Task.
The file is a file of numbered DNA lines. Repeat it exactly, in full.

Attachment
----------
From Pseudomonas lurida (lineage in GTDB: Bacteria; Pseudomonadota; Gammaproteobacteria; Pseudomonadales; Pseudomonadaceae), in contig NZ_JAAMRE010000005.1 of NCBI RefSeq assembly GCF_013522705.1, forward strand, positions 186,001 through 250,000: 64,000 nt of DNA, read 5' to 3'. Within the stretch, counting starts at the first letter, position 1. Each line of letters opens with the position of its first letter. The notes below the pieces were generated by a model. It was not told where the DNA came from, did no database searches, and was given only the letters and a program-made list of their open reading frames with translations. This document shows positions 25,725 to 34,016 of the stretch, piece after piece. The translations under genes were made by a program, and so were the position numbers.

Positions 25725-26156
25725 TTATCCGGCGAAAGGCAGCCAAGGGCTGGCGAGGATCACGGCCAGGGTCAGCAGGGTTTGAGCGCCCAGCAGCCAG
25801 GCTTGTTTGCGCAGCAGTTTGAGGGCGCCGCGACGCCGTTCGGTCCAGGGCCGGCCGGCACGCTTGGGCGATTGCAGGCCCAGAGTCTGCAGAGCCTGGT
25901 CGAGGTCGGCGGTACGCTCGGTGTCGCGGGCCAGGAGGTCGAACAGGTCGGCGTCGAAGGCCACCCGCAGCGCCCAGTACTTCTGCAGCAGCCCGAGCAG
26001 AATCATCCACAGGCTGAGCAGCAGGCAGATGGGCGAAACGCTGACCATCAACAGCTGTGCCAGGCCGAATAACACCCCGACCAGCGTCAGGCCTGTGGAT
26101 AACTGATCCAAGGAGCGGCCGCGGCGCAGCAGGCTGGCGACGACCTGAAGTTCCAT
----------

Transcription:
From Pseudomonas lurida (lineage in GTDB: Bacteria; Pseudomonadota; Gammaproteobacteria; Pseudomonadales; Pseudomonadaceae), in contig NZ_JAAMRE010000005.1 of NCBI RefSeq assembly GCF_013522705.1, forward strand, positions 186,001 through 250,000: 64,000 nt of DNA, read 5' to 3'. Within the stretch, counting starts at the first letter, position 1. Each line of letters opens with the position of its first letter. The notes below the pieces were generated by a model. It was not told where the DNA came from, did no database searches, and was given only the letters and a program-made list of their open reading frames with translations. This document shows positions 25,725 to 34,016 of the stretch, piece after piece. The translations under genes were made by a program, and so were the position numbers.

Positions 25725-26156
25725 TTATCCGGCGAAAGGCAGCCAAGGGCTGGCGAGGATCACGGCCAGGGTCAGCAGGGTTTGAGCGCCCAGCAGCCAG
25801 GCTTGTTTGCGCAGCAGTTTGAGGGCGCCGCGACGCCGTTCGGTCCAGGGCCGGCCGGCACGCTTGGGCGATTGCAGGCCCAGAGTCTGCAGAGCCTGGT
25901 CGAGGTCGGCGGTACGCTCGGTGTCGCGGGCCAGGAGGTCGAACAGGTCGGCGTCGAAGGCCACCCGCAGCGCCCAGTACTTCTGCAGCAGCCCGAGCAG
26001 AATCATCCACAGGCTGAGCAGCAGGCAGATGGGCGAAACGCTGACCATCAACAGCTGTGCCAGGCCGAATAACACCCCGACCAGCGTCAGGCCTGTGGAT
26101 AACTGATCCAAGGAGCGGCCGCGGCGCAGCAGGCTGGCGACGACCTGAAGTTCCAT